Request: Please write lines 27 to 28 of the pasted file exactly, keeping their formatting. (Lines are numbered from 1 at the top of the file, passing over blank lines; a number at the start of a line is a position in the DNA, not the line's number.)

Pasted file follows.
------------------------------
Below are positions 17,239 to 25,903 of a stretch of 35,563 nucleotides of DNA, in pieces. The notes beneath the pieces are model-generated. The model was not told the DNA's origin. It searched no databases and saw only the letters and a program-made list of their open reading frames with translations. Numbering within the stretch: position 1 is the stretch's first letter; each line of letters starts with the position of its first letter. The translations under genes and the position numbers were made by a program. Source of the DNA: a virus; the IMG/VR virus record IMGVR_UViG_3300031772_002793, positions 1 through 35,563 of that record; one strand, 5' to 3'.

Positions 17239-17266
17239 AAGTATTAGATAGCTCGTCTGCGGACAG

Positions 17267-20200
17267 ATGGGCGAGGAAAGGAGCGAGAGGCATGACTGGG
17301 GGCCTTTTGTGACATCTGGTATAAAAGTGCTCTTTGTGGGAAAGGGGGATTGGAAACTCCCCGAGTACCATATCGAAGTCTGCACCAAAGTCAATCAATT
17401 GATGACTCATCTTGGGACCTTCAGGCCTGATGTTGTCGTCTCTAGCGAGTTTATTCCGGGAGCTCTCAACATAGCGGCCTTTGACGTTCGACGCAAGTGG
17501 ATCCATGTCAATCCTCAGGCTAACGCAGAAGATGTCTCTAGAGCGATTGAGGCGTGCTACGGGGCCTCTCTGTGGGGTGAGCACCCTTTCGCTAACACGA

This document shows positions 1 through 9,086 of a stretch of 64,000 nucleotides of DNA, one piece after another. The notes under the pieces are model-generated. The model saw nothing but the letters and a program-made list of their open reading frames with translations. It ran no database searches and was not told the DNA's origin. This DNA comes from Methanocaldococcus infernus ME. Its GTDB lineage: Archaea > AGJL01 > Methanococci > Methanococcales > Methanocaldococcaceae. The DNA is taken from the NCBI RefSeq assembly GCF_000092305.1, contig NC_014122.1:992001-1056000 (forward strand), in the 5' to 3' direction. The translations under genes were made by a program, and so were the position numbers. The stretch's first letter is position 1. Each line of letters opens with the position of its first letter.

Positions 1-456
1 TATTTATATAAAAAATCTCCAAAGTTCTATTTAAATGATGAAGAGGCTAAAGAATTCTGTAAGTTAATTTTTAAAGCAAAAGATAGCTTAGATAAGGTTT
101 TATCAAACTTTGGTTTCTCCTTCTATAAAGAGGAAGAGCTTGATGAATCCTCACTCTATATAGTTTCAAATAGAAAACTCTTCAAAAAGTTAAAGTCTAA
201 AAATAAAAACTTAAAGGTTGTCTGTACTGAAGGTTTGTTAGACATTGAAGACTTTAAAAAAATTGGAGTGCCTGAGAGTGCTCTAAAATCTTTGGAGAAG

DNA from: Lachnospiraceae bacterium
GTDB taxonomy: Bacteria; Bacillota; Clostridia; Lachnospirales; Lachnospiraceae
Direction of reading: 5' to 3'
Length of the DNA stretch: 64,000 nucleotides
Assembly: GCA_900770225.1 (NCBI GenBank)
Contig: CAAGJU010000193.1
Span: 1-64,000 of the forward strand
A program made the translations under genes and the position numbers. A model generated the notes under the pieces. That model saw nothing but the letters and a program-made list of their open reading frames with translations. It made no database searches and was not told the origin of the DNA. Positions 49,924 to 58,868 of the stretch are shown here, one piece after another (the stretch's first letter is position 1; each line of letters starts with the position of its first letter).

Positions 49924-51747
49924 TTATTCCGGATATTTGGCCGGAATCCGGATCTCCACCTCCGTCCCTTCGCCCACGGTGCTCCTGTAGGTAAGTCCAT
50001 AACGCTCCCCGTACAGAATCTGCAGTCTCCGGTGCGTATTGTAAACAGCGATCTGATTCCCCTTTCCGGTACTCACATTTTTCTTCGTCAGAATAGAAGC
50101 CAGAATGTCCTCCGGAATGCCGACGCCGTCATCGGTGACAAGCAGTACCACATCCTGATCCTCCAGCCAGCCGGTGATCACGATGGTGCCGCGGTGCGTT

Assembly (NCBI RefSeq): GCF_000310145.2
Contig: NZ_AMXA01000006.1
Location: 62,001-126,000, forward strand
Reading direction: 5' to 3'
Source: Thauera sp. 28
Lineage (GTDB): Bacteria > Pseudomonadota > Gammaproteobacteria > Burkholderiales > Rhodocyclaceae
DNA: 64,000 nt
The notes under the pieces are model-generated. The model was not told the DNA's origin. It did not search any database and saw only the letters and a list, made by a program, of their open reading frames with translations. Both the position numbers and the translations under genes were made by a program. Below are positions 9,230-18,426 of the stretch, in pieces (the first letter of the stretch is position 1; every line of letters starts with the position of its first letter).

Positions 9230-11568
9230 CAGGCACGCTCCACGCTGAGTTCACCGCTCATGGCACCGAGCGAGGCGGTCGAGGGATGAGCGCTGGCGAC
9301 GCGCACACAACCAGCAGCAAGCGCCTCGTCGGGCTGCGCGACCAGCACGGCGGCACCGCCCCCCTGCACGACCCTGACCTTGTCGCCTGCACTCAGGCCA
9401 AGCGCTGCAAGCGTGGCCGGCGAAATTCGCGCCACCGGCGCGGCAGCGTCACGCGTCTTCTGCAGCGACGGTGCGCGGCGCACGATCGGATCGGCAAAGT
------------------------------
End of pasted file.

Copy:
Contig: NZ_AMXA01000006.1
Location: 62,001-126,000, forward strand